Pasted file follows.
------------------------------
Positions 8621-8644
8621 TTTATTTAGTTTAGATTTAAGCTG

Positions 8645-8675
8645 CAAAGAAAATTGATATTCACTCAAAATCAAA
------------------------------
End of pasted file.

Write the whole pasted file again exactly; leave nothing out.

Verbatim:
Positions 8621-8644
8621 TTTATTTAGTTTAGATTTAAGCTG

Positions 8645-8675
8645 CAAAGAAAATTGATATTCACTCAAAATCAAA